“Help Wanted: Full-time aerial drone pilots needed to help manager our growing fleet of surveillance, delivery, and communication drones. We are also looking for drone repair techs, drone dispatchers, and drone salesmen.”

In 2010 the U.S. Military spent $4.5 billion on drones, increasing to $4.8 billion in 2011.

With this kind of focused spending, military drone technology has improved dramatically over the past decade. But as a technology, future drones will go well beyond military uses. The stage is being set for thousands of everyday uses in business and industry all over the world.

With basic drone hardware being matched up with smartphones, and the bottom-up design capabilities of app developers around the world, drones will quickly move from the realm of personal toys to functional necessities that we interact with on a daily basis.

For those of you looking to switch careers, the drone marketplace will create one of the hot new industries of the future. More details here.

23.) The Coming Transparency Wars – Can you feel the layers being lifted? Transparency is entering our lives in unusual ways and much like having individual veils lifted from a multi-veiled garment; we are now able to see the world around us with far greater clarity.

Recently, several misguided thinkers have proposed the notion that the more transparent our society becomes, the better off we’ll be. Using the logic that a self-watching society will be a safer one, they advocate for radical transparency. This is simply not true. And the privacy advocates will not let it happen.

The greatest danger of too much transparency is that we will become consumed by watching each other, and somewhere along the way, we will lose sight of the big picture. Each day will be filled with constant drama as we exhaust ourselves trying to right every wrong, and solve every problem.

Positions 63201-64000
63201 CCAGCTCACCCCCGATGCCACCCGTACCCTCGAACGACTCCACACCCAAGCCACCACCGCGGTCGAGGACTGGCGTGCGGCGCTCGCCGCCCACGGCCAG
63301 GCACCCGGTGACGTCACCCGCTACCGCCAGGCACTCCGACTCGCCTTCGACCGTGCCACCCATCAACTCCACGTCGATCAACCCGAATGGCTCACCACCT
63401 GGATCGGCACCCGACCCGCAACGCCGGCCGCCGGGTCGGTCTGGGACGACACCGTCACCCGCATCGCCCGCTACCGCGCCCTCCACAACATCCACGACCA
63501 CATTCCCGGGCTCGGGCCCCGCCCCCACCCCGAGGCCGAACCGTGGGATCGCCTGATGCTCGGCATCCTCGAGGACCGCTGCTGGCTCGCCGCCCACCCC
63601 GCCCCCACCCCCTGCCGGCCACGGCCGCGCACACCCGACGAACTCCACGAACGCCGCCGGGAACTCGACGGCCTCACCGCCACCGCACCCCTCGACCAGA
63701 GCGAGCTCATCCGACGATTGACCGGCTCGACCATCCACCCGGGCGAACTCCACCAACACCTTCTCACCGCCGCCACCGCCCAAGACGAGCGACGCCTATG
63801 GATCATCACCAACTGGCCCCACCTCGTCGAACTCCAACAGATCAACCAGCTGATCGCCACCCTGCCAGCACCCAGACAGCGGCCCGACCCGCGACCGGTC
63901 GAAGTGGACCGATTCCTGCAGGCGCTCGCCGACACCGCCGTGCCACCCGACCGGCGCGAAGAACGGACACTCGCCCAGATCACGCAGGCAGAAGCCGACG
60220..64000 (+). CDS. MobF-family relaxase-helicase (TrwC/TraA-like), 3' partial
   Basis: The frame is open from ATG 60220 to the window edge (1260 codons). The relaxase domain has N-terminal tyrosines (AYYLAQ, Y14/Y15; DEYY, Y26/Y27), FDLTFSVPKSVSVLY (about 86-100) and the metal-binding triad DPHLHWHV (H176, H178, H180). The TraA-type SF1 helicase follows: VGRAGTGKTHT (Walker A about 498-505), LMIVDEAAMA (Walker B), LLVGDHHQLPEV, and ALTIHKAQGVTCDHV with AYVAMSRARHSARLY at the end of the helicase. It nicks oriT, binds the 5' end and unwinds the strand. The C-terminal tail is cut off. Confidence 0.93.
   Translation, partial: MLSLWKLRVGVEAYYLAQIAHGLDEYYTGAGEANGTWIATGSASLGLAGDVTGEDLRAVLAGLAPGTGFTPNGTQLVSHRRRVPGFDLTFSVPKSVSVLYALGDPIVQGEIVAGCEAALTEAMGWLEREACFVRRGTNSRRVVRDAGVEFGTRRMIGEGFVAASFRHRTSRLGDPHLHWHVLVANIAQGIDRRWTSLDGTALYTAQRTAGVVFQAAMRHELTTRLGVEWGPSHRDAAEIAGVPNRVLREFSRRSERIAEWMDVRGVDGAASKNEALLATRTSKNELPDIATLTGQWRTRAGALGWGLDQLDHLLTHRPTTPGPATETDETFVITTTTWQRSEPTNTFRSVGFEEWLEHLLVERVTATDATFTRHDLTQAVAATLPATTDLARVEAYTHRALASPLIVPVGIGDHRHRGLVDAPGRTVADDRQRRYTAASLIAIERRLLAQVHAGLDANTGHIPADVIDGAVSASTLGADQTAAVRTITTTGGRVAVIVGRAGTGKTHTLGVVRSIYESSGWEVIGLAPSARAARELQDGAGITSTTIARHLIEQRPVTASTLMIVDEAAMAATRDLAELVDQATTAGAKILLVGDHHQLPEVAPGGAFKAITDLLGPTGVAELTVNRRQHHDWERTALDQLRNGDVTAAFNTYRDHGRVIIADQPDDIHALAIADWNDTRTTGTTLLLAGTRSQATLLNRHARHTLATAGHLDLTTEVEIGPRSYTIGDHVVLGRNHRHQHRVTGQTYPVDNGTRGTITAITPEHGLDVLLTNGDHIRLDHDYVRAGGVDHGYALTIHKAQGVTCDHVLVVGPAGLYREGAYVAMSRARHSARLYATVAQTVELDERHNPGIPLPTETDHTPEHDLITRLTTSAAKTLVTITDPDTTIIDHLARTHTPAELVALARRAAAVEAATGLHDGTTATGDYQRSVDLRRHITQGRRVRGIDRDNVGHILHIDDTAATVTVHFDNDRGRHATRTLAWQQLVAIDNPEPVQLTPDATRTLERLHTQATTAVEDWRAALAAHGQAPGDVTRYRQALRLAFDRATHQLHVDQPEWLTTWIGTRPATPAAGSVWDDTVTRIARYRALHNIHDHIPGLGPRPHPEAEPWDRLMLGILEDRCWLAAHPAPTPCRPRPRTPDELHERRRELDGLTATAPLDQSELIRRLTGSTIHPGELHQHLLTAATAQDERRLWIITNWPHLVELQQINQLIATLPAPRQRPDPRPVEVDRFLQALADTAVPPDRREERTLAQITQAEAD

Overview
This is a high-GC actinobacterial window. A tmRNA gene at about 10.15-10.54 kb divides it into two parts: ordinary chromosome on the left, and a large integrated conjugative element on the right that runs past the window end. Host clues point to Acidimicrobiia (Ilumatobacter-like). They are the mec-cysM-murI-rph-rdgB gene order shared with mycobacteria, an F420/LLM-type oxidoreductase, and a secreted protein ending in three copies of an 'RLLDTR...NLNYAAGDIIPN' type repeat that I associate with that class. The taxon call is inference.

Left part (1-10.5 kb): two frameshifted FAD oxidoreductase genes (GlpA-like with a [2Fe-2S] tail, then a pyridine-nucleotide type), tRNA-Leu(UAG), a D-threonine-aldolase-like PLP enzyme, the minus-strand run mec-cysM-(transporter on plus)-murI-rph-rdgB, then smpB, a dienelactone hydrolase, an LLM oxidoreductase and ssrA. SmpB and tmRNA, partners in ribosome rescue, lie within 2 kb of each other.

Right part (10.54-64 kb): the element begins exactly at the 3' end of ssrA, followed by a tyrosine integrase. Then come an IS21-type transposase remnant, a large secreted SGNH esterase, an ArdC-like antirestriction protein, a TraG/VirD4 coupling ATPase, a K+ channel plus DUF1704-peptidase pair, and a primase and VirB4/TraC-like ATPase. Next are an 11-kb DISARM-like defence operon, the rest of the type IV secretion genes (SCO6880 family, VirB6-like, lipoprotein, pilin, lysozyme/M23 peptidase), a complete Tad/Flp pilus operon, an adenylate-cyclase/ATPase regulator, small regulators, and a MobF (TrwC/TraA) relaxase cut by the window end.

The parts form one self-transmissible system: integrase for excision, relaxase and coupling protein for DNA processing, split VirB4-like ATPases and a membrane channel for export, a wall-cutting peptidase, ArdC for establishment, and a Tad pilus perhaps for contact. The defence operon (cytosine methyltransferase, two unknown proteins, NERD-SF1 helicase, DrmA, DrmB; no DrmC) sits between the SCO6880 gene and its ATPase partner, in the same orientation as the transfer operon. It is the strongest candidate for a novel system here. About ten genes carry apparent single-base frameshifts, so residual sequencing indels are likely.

We are all terminally human and have very limited ability to improve who we are simply because someone else may be watching. However, drawing the correct dividing line between privacy and transparency will not come easy. This will continue to be a volatile battleground for many years to come. More details here and here.

24.) Dismantling the Justice System – In a country that claims to be the land of the free, the number of people under the control of the U.S. corrections system has exploded over the last 25 years to more than 7.3 million, or 1 in every 31 U.S. adults, according to a report by the Pew Center on the States. The actual number of people behind bars rose to 2.3 million, nearly five times more than the world’s average.

A new study by the University of North Carolina now shows a shocking 30% of all young people get arrested at least once by age 23.

People who enter prison cannot lead productive lives. Removing too many from wage-earning positions, turning them into wards of the state, is a recipe for economic disaster.